Tuesday, March 25, 2008

Political Battles and Wars

I've tried to give Hillary Clinton the benefit of the doubt throughout this election. Yes, she and her surrogates have done some things that I might classify as slimy. But I still tended to think that she was doing what she thought was best for the party and the country. At this point, I find that argument a tough one to make. Now it's about ego or something. I just can't figure it out.

As has been clear for nearly a month now, Clinton will not be able to overtake Obama's delegate lead unless she wins over the superdelegates in sufficient numbers to overturn the popular vote. The only way to do that, as Adam Nagourney writes for the New York Times, is to tear down Obama to the point where he's seen as unelectable. That's it. That's her big hope. And she's certainly being pretty audacious about pursuing it.

Now, there are several problems with this approach. First, is that it depends on the inherently undemocratic idea that the superdelegates (the Democratic Party elites) will overturn the popular will (the people who actually voted). This is troubling enough in itself. However, the plan goes further in that it requires her to basically destroy the man who's brought more new voters into the process than ever before. Indisputably, Obama has tapped a whole new electorate for the Democratic Party. I'm not saying that this entitles him to the nomination. If he were still to lose based on the votes, that's one thing. But a political kneecapping like this is very different. A candidate who wins the nomination following that game plan is one who will be entering the general election with a severely divided so-called base. This is not a winning strategy long-term.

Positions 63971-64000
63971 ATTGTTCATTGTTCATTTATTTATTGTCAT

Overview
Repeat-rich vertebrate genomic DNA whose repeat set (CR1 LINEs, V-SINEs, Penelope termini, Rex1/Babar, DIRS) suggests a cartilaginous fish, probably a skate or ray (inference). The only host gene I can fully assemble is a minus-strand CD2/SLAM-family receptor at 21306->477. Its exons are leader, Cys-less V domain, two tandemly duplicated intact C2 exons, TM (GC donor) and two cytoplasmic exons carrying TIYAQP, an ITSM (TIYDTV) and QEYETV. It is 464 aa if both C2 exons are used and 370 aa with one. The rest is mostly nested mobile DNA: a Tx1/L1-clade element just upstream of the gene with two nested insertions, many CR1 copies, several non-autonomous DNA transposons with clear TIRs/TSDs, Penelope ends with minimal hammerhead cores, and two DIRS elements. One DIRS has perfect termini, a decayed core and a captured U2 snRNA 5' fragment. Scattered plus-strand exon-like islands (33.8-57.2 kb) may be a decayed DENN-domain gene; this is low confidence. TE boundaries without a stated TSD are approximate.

And speaking of the general election, let's look at the implications there. At least part of the time, Clinton is campaigning as McCain. Saying things like she and McCain have passed their commander-in-chief test (whatever that means) is essentially ceding McCain his strongest point come the general election. Neither candidate is going to be able to beat McCain on experience. The only shot on that front is to say that he's experienced but wrong. Hillary, if she somehow becomes the nominee, has essentially given up the right to say that. Obama, will now have a tougher time making that point because Hillary said McCain is right. Doesn't anyone think beyond next week in this campaign?

And don't get me started on the message boards and blog posts saying Obama needs to drop out because he can't win and he's just hurting the party by dragging this thing out. Were he in Hillary's position, I would agree. But he's not. He's winning, in fact. The only one in Hillary's position is Hillary, and I couldn't agree more that the one who's losing needs to get out now before real damage gets done.

Obama has a chance to win the election and do real good for this country. Hillary's only chance to win the battle and the nomination will certainly lose her the war.

No comments: